The provincial environmental agency says construction will be carried out with minimal damage to the environment, including through the use of helicopters rather than trucks to bring in material, and a pledge to not clear land for new roads for heavy equipment that needs to be brought in overland.

Mount Rinjani National Park is due for an evaluation of its geopark status, and the cable car project, if it goes ahead, will be a significant factor in that decision, said Chairul Machsul, the head of the committee overseeing the Rinjani Geopark. A team from UNESCO visited the park in May this year for an assessment. Mongabay sought comment from UNESCO but did not receive a response by the time this article was published.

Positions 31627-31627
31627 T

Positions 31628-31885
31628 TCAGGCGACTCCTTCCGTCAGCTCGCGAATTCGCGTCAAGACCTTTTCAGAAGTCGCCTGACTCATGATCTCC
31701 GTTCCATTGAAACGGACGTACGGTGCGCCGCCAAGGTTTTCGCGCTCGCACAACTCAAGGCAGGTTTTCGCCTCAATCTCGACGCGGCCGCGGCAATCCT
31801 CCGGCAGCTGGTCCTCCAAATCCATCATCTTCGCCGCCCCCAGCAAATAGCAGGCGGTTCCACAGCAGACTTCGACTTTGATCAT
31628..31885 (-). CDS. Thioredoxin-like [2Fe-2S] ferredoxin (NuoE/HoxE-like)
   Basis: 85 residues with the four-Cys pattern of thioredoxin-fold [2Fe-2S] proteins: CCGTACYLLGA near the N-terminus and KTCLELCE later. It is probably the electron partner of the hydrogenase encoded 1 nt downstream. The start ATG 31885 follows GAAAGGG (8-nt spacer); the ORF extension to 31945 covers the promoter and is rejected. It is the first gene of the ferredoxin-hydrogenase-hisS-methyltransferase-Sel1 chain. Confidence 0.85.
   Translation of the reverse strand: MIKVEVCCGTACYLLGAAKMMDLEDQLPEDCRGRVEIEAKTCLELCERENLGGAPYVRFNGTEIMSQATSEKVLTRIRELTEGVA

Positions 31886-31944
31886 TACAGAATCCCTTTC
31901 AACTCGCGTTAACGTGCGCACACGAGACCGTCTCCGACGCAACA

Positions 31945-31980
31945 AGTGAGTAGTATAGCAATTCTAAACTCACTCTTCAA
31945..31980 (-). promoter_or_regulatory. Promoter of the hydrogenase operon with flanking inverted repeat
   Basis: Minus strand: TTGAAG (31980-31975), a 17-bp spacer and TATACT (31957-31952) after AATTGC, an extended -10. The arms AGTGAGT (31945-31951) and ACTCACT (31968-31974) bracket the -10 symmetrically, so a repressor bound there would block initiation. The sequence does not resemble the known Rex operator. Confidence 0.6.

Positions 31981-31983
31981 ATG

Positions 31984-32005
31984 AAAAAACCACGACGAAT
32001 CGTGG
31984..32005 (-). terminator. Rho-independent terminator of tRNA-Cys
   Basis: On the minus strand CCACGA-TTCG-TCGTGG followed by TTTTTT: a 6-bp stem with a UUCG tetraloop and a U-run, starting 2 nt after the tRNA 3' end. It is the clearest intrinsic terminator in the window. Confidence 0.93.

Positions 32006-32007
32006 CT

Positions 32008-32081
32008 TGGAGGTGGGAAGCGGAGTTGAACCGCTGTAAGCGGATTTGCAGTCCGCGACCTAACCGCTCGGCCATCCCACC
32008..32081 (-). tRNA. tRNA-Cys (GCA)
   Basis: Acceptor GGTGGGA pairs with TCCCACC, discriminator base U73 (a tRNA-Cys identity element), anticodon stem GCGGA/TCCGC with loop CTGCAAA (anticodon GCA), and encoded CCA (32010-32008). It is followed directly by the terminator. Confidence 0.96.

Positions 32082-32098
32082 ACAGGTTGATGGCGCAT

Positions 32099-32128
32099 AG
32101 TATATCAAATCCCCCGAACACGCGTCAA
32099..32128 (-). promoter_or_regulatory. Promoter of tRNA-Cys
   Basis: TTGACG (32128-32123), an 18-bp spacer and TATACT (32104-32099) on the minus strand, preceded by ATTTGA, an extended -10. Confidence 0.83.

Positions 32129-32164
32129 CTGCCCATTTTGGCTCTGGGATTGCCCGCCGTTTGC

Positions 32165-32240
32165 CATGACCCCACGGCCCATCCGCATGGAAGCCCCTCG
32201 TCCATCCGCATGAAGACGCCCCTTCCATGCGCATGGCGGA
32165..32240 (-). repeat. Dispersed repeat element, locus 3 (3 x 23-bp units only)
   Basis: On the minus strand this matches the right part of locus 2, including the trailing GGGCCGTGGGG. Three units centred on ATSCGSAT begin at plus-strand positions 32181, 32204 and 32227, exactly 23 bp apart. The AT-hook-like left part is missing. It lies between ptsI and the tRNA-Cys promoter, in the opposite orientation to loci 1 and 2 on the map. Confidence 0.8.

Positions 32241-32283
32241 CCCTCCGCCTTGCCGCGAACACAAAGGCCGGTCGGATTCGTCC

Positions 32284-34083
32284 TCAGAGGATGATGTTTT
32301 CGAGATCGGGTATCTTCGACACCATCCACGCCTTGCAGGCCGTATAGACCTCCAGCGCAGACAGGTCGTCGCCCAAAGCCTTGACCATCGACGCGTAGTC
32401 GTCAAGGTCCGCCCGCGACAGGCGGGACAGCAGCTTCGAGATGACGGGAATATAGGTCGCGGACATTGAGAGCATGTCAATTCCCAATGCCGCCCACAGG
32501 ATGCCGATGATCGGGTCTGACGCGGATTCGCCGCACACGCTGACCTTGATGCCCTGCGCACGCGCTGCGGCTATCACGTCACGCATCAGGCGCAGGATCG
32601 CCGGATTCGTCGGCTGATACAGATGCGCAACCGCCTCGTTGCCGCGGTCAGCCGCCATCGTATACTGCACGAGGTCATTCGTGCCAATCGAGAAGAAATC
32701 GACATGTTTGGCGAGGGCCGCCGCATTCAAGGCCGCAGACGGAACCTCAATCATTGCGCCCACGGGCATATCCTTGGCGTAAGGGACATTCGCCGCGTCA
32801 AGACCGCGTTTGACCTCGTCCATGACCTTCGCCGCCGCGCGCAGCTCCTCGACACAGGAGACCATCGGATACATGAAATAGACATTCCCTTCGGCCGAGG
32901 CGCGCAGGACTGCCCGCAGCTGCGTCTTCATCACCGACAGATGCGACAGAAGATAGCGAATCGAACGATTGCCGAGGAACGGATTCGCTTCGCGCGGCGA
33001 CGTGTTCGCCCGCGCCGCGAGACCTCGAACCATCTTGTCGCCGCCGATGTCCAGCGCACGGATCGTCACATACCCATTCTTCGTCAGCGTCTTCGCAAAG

Data from the West Nusa Tenggara environmental agency showed the total forested area considered to be in critical condition increased between 2013 and 2019, from 141,376 to 280,941 hectares (349,348 to 694,220 acres). Walhi attributes deforestation in the region largely due to land-use change driven by mining, agriculture and tourism.

“Especially with the climate crisis, everything is vulnerable already,” Walhi’s Amri said. “The risk is too big. Will what is being built really be worth the downsides? And what the people will get out of it?”

Tourists trekking on Mount Rinjani. Photo by Chafidwahyu via Wikimedia Commons (CC BY 4.0).

Basten Gokkon is a senior staff writer for Indonesia at Mongabay. Find him on Twitter @bgokkon.